Leading B2B brands understand the value of data and use it often to produce content that stays top-of-mind with a target audience. One of the best ways to find data to support a particular point or story angle is to conduct your own market research.
In the past, primary market research has been an expensive, lengthy exercise that often produced results that were quickly outdated. However, companies today are harnessing DIY market research as a way to quickly and cost-effectively collect fresh, topical insights that elevate the quality and value of content marketing efforts.
Here are 3 real-world examples of how leading companies used DIY research for successful content marketing.
1. Brex created proof points for a product launch
Most brands focus considerable time and resources on developing a value proposition that will appeal to a particular target audience. Companies know it’s important that messaging is credible, but often don’t take the step of backing claims and messages with proof.
Fintech company Brex understood the importance of testing a message before investing in a significant marketing effort.
The company was rolling out its first corporate card integration with leading enterprise resource planning (ERP) solution NetSuite. It turned to DIY market research to create a value proposition and trade show presentation for a new product launch.
Aliza Edelstein, Director of Product, Partner & Content Marketing, wanted to test the selling point that users “could take back control of their corporate card and shave hours off the month-end book close.” She hoped to obtain data that backed up the statement, instead of simply claiming that Brex’s card and system would deliver a better and faster experience for customers.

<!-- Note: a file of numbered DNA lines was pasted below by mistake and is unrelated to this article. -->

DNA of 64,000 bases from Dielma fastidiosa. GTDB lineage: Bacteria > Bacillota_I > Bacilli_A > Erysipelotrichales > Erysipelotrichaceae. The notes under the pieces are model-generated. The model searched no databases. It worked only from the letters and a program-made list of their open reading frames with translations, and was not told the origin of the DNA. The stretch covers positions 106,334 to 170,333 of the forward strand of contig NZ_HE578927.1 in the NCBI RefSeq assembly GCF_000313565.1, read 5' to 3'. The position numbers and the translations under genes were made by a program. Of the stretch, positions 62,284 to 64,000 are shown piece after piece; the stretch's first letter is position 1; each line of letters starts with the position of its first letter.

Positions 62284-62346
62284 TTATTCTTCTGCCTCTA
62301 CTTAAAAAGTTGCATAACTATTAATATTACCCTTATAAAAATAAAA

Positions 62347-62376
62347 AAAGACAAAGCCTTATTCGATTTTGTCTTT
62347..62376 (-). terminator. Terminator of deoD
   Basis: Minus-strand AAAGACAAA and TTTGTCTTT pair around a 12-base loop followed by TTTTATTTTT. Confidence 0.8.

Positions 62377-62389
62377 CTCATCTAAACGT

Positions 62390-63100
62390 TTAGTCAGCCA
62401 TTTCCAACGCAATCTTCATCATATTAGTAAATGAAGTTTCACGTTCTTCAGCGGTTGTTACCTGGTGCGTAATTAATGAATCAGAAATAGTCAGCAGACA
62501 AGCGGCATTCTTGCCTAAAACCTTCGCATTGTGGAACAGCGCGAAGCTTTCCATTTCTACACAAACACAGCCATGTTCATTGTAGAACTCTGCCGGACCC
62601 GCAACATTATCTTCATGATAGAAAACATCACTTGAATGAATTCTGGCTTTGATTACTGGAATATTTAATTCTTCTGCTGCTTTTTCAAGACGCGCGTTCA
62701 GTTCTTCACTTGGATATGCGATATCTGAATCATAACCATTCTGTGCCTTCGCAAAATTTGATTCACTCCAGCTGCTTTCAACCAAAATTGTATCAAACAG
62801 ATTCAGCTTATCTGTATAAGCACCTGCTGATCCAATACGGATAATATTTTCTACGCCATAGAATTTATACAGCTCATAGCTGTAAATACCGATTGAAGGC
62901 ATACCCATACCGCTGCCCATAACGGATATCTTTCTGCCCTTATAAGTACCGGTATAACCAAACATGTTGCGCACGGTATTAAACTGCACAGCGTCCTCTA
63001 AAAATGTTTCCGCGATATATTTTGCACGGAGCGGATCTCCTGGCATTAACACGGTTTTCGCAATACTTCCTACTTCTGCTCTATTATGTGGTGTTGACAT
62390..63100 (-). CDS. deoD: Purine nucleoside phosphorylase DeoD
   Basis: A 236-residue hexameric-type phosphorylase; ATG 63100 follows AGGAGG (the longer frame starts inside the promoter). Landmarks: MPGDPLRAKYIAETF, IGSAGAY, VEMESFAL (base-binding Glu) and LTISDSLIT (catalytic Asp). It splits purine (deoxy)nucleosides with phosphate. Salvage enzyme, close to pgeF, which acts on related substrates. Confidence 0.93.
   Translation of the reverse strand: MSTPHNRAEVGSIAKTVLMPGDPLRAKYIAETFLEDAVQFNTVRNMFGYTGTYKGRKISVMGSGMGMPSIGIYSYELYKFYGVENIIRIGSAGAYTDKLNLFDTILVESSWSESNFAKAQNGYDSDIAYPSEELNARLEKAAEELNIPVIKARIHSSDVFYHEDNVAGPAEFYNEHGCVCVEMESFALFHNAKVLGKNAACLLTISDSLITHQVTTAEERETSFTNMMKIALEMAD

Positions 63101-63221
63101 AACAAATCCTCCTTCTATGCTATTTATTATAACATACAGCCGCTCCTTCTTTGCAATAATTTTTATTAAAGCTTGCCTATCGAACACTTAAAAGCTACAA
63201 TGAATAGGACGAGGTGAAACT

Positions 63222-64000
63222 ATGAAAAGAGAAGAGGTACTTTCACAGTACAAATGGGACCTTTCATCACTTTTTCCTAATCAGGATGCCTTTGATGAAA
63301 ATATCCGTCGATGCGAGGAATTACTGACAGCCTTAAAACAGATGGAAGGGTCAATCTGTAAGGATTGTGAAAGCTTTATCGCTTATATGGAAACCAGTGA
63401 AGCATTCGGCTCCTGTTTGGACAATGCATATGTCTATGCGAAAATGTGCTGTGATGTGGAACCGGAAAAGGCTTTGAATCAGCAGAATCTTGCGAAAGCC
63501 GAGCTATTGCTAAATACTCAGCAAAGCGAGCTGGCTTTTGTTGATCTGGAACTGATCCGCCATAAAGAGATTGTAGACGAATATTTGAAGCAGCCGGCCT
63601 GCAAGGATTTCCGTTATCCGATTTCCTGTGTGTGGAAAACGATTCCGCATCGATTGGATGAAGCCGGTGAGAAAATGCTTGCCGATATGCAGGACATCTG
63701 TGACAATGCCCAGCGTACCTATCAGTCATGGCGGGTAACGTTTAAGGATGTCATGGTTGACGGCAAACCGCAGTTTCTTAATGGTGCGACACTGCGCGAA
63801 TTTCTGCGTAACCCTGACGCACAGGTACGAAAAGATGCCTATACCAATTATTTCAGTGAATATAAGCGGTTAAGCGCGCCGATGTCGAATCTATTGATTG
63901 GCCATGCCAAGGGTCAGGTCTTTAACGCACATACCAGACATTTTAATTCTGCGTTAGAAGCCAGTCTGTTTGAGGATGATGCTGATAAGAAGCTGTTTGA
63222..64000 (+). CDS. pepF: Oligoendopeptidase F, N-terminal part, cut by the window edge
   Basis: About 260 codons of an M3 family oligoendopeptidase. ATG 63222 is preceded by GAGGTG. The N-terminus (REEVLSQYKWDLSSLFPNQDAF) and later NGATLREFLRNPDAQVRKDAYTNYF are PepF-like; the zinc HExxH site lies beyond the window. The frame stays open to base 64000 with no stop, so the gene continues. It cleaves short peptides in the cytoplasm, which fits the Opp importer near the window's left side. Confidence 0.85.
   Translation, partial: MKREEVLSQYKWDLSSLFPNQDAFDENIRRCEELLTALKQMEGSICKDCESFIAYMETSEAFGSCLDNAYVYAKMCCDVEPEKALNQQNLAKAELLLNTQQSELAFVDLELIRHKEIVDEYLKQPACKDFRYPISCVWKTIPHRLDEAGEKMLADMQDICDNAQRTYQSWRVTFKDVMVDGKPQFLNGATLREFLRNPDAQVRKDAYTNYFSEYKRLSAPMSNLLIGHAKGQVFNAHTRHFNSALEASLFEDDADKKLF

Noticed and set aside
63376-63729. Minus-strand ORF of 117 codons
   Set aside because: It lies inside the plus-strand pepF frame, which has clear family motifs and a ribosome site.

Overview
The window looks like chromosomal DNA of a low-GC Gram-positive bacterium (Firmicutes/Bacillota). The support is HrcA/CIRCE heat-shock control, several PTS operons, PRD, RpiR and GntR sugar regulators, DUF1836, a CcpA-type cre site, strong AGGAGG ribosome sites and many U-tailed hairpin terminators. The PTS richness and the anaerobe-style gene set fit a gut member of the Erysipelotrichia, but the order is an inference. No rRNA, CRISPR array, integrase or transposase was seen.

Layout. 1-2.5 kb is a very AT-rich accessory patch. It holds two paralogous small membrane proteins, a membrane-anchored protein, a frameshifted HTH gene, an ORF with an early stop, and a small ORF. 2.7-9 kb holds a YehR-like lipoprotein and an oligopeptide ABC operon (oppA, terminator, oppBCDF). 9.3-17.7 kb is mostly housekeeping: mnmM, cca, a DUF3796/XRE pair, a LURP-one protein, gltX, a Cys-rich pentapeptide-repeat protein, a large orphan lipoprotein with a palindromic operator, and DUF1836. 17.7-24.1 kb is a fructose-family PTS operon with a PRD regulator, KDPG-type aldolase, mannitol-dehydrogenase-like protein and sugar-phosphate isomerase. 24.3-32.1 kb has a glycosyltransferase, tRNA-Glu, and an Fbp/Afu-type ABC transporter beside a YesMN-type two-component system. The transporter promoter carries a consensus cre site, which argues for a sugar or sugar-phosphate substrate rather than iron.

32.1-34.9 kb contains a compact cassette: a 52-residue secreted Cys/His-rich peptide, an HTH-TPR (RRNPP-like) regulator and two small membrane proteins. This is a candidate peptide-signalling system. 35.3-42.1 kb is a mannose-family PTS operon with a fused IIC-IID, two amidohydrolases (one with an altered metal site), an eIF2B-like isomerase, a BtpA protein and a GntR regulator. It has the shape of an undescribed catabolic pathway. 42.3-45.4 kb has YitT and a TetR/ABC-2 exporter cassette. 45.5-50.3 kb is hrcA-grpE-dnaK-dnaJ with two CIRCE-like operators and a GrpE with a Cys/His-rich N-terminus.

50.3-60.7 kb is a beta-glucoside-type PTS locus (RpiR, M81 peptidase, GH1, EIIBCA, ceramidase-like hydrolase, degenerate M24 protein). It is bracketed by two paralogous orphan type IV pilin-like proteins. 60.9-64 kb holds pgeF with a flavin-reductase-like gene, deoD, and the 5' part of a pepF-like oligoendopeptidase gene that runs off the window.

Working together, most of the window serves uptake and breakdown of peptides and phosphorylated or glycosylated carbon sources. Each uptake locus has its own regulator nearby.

Using a combination of qualitative and quantitative research, Edelstein's team tested 3 key benefits of their value proposition: efficiency, reducing human error, and getting more accurate data. With a potential creative execution in mind, they also wanted to learn whether their audience would find the term “bean counter” offensive.
Edelstein's team conducted live, in-depth interviews with finance and accounting leaders. From these findings, the Brex team crafted a quantitative survey, which they sent to a panel of 292 finance and accounting professionals. In just 2 days, Edelstein collected survey results—and uncovered insights that supported the team’s value proposition.
For the trade show presentation, the team created a research report highlighting results in a consumable, friendly format. These were included in seat drops before the presentation, along with jelly beans, in an engaging play on the “bean counter” idea.
Edelstein said that the key to leveraging the research insights is telling a compelling story.
"Transform your best data points into a narrative, and distribute it across different areas of your business. SurveyMonkey made it so much easier for us to do that…and streamlined the process from concept to execution."Aliza Edelstein, Director of Marketing, Brex
2. IBM leveraged primary research in thought leadership content